Nazi eugenics


Nazi eugenics

Nazi eugenics were Nazi Germany's racially-based social policies that placed the improvement of the Aryan race through eugenics at the center of their concerns. Those humans were targeted that they identified as "life unworthy of life" (German: Lebensunwertes Leben), including but not limited to the criminal, degenerate, dissident, feeble-minded, homosexual, idle, insane and the weak, for elimination from the chain of heredity. More than 400,000 people were sterilized against their will, while 70,000 were killed under Action T4, a "euthanasia" program.[1][2]

"We do not stand alone": Nazi poster from 1936 introducing compulsory sterilization legislation.

Contents

Hitler's views on eugenics

Adolf Hitler read racial hygiene tracts during his imprisonment in Landsberg Prison.[3] He thought that Germany could only become strong again if the state applied to German society the principles of racial hygiene and eugenics.

Hitler believed the nation had become weak, corrupted by the infusion of degenerate elements into its bloodstream.[4] These had to be removed quickly. He also believed that the strong and the racially pure had to be encouraged to have more children, and the weak and the racially impure had to be neutralized by one means or another.

The racialism and idea of competition, termed social Darwinism or neo-Darwinism in 1944, were discussed by European scientists and also in the Vienna press during the 1920s. Where Hitler picked up the ideas is uncertain. The theory of evolution had been generally accepted in Germany at the time but this sort of extremism was rare.[5] In 1876, Ernst Haeckel had discussed the selective infanticide policy of the Greek city of ancient Sparta.[6]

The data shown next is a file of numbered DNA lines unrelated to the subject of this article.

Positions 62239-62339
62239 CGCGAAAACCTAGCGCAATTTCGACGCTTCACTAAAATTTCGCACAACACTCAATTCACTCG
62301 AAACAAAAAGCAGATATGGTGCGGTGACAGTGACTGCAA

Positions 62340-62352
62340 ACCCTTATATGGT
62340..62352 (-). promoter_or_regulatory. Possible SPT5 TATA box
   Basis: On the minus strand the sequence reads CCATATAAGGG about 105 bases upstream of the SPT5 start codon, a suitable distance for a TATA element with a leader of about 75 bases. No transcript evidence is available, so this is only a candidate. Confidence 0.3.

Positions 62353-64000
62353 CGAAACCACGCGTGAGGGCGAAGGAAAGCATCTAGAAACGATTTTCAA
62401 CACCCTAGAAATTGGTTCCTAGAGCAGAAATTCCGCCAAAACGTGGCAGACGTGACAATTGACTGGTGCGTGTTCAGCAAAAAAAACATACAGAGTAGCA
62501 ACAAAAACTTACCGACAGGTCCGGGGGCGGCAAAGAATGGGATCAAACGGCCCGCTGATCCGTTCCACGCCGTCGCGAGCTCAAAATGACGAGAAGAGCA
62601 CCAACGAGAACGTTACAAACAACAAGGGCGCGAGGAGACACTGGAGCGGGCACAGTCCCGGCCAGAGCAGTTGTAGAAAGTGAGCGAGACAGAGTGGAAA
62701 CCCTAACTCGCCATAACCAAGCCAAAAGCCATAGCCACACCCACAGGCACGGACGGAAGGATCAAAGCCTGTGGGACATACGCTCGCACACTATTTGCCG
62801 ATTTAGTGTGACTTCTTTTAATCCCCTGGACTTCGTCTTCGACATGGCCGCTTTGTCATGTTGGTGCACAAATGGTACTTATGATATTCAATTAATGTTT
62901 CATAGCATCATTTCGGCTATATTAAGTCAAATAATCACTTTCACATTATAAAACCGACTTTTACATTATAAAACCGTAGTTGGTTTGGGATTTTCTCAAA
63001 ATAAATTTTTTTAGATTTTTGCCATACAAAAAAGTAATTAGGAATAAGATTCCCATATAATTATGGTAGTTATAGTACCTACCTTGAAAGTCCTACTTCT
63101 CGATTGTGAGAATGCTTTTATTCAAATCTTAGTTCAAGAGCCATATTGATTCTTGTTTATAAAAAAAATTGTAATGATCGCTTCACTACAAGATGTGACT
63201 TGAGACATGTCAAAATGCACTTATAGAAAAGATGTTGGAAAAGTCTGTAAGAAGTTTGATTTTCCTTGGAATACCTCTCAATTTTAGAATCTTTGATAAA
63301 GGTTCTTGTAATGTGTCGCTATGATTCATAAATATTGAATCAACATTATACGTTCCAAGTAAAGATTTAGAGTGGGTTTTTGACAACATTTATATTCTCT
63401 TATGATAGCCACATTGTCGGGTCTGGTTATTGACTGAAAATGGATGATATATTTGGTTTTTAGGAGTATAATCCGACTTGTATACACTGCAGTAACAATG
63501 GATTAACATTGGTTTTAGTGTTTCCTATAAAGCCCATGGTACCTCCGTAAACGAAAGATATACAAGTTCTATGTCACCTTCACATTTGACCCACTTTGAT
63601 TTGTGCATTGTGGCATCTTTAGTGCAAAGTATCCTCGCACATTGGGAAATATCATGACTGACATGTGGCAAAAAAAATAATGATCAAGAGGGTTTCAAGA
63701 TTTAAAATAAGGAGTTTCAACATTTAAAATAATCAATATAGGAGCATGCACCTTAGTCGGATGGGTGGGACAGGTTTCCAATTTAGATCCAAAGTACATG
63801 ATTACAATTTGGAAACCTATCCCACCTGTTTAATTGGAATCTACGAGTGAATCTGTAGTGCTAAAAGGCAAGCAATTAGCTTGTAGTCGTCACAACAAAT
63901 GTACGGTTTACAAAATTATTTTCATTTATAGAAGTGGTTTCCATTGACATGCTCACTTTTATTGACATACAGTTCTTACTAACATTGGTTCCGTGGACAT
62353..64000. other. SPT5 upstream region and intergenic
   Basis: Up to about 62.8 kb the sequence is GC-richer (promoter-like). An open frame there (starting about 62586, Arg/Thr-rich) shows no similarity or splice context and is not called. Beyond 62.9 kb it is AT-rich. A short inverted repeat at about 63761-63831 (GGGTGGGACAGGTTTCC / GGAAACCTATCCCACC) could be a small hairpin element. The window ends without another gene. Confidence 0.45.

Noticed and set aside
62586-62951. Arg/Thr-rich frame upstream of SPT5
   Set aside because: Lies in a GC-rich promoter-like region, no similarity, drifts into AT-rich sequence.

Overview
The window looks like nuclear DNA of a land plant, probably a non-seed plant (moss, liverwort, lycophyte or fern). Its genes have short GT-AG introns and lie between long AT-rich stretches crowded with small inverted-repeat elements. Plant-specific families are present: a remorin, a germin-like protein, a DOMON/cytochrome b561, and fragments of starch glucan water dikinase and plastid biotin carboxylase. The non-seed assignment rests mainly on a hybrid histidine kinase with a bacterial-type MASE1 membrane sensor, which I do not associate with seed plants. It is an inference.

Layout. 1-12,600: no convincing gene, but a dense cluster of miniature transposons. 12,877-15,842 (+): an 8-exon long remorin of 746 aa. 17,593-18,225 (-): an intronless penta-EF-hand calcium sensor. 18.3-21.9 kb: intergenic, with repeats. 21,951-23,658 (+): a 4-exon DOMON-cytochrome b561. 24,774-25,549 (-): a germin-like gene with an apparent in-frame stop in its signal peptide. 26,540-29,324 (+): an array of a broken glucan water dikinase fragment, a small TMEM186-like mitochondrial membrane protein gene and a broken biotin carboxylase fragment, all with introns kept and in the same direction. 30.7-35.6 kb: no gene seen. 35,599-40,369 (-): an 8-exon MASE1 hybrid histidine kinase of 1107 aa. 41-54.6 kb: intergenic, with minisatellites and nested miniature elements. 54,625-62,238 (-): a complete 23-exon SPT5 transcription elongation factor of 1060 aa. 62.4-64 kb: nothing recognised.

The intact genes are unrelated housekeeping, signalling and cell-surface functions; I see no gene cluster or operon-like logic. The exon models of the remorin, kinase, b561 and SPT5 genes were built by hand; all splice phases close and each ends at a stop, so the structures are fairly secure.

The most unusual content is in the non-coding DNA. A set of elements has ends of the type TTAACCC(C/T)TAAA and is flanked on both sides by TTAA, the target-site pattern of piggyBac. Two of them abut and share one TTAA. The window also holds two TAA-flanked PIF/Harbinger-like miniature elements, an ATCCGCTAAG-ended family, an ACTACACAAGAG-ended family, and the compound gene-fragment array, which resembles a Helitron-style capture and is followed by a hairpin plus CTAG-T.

In his Second Book, which was unpublished during the Nazi era, Hitler praised Sparta, adding that he considered Sparta to be the first "Völkisch State". He endorsed what he perceived to be an early eugenics treatment of deformed children:

Sparta must be regarded as the first Völkisch State. The exposure of the sick, weak, deformed children, in short, their destruction, was more decent and in truth a thousand times more humane than the wretched insanity of our day which preserves the most pathological subject, and indeed at any price, and yet takes the life of a hundred thousand healthy children in consequence of birth control or through abortions, in order subsequently to breed a race of degenerates burdened with illnesses.[7][8]

Nazi eugenics program

Propaganda for Nazi Germany's T-4 Euthanasia Program: "This person suffering from hereditary defects costs the community 60,000 Reichsmark during his lifetime. Fellow German, that is your money, too." from the Office of Racial Policy's Neues Volk.

The Nazis based their eugenics program on the United States' programs of forced sterilization, especially on the eugenics laws that had been enacted in California.[9]

The Law for the Prevention of Hereditarily Diseased Offspring, proclaimed on July 14, 1933, required physicians to register every case of hereditary illness known to them, except in women over 45 years of age.[10] Physicians could be fined for failing to comply.